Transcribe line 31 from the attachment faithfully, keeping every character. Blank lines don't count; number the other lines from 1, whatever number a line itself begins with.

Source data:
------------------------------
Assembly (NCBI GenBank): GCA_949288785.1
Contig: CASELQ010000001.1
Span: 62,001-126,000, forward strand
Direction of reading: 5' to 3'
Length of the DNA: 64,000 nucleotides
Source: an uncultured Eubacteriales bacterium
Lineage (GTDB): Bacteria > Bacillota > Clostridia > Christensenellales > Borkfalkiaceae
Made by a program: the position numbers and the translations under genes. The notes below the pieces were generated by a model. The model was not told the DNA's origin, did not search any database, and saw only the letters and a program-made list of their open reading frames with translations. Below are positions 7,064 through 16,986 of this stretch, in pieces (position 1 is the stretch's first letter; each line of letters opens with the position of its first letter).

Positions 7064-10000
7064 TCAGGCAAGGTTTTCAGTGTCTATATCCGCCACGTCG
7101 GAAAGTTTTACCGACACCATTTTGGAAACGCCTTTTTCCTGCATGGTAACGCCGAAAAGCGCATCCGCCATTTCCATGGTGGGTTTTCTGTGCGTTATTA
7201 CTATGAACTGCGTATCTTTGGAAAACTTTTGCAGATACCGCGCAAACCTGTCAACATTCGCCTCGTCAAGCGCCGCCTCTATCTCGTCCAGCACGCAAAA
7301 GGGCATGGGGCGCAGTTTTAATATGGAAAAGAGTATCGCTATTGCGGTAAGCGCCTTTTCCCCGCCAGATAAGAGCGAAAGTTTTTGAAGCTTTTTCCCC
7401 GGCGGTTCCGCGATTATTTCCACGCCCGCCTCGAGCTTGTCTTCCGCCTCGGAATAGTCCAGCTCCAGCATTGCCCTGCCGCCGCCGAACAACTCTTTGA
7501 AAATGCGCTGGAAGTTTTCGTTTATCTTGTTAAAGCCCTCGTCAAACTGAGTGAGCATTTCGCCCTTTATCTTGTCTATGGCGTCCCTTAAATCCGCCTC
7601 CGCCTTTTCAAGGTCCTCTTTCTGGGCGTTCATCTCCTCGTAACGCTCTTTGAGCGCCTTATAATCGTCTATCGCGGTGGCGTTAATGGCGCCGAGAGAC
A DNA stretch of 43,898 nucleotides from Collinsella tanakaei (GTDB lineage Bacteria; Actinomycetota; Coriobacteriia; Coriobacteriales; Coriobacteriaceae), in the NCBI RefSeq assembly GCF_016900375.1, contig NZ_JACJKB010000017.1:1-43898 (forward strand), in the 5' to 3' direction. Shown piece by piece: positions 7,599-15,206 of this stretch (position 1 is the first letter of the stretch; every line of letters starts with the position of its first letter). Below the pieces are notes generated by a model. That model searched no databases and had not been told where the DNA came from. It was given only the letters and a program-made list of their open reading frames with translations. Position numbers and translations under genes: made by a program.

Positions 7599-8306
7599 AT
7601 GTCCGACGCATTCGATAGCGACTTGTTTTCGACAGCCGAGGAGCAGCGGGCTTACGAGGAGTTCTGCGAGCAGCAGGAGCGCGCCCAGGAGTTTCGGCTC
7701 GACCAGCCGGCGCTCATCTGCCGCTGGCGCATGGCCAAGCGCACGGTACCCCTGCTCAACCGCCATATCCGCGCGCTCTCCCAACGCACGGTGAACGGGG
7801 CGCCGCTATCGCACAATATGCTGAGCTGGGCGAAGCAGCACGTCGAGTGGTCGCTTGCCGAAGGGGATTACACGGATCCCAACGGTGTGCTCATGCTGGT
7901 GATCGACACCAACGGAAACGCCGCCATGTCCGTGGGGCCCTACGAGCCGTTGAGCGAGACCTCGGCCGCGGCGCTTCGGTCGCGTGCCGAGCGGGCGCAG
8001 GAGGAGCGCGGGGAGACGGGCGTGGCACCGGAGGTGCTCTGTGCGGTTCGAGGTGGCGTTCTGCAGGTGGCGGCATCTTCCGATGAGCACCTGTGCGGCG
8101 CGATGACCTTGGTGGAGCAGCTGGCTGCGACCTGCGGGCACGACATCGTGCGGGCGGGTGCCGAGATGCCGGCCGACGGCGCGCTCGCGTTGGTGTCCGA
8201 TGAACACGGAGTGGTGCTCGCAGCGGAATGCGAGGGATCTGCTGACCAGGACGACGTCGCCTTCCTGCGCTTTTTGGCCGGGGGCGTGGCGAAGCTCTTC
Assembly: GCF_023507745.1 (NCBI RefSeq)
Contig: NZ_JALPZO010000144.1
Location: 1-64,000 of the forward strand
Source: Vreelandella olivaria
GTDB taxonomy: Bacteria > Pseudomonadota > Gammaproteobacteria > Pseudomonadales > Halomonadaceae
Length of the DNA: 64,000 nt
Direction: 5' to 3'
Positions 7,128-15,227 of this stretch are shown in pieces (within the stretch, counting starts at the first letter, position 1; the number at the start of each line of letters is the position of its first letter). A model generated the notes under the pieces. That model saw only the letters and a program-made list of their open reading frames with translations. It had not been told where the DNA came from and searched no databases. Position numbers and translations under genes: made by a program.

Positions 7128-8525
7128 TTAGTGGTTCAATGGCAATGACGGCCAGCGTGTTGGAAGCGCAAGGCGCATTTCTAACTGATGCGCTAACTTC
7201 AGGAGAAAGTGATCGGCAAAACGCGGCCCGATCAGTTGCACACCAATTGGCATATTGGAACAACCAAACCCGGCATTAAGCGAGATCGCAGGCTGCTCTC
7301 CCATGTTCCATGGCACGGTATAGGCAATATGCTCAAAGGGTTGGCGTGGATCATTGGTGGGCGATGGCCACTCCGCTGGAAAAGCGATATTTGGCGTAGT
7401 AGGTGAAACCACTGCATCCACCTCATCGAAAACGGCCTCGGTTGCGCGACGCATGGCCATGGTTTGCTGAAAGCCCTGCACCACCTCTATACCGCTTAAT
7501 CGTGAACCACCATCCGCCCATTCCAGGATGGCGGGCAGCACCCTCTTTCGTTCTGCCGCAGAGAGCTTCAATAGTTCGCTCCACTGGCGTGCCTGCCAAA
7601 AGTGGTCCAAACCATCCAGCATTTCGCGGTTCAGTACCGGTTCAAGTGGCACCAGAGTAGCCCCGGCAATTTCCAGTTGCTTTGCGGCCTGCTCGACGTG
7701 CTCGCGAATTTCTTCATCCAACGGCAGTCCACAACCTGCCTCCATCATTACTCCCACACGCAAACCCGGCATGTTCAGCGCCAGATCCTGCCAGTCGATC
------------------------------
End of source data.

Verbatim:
GTDB taxonomy: Bacteria > Pseudomonadota > Gammaproteobacteria > Pseudomonadales > Halomonadaceae